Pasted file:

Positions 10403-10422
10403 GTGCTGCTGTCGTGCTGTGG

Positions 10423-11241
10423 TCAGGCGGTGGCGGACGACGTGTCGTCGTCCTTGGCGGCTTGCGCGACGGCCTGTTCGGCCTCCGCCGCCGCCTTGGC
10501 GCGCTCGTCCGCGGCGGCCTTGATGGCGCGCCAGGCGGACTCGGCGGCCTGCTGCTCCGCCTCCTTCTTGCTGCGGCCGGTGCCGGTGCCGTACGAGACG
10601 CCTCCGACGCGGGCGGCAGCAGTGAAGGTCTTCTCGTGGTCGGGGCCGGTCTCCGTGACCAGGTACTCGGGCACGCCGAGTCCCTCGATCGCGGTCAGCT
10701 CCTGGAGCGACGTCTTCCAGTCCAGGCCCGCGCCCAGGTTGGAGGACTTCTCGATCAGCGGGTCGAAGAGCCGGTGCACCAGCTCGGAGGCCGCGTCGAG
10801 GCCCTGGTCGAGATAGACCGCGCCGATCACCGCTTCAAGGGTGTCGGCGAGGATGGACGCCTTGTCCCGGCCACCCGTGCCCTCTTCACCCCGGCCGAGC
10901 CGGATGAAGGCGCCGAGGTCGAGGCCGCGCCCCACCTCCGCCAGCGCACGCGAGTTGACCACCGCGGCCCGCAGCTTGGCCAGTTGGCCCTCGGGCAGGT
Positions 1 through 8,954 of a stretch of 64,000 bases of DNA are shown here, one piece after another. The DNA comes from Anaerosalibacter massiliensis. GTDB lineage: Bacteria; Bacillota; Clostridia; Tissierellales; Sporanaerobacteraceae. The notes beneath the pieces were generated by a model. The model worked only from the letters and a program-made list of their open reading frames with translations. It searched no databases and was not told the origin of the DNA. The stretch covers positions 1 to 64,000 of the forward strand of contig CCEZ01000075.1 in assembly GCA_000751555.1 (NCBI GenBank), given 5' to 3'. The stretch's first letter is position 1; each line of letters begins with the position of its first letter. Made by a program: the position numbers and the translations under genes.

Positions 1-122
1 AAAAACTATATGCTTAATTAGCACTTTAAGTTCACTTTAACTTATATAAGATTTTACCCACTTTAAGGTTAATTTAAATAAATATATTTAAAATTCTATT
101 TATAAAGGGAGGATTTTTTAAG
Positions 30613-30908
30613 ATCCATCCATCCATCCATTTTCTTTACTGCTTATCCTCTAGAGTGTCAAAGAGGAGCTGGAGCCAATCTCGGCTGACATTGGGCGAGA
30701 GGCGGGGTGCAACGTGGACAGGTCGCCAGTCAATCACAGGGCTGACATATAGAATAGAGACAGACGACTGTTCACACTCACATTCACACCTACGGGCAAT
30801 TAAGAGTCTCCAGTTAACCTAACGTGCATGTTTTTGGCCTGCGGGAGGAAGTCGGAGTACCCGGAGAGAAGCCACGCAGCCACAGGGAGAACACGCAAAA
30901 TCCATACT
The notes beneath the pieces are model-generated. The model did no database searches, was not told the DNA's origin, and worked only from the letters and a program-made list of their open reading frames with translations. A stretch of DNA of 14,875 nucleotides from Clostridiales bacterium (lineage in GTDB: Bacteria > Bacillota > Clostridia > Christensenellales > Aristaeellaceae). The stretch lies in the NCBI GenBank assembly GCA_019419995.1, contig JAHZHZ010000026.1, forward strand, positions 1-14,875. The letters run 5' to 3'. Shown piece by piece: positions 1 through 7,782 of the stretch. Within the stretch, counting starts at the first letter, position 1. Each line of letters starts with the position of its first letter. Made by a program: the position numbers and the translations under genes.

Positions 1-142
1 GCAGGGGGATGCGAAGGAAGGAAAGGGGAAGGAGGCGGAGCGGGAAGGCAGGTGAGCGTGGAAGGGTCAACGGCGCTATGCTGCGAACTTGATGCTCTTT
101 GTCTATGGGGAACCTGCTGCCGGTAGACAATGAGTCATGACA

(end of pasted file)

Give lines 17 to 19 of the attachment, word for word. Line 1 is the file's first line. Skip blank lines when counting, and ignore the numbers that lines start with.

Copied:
30801 TAAGAGTCTCCAGTTAACCTAACGTGCATGTTTTTGGCCTGCGGGAGGAAGTCGGAGTACCCGGAGAGAAGCCACGCAGCCACAGGGAGAACACGCAAAA
30901 TCCATACT
The notes beneath the pieces are model-generated. The model did no database searches, was not told the DNA's origin, and worked only from the letters and a program-made list of their open reading frames with translations. A stretch of DNA of 14,875 nucleotides from Clostridiales bacterium (lineage in GTDB: Bacteria > Bacillota > Clostridia > Christensenellales > Aristaeellaceae). The stretch lies in the NCBI GenBank assembly GCA_019419995.1, contig JAHZHZ010000026.1, forward strand, positions 1-14,875. The letters run 5' to 3'. Shown piece by piece: positions 1 through 7,782 of the stretch. Within the stretch, counting starts at the first letter, position 1. Each line of letters starts with the position of its first letter. Made by a program: the position numbers and the translations under genes.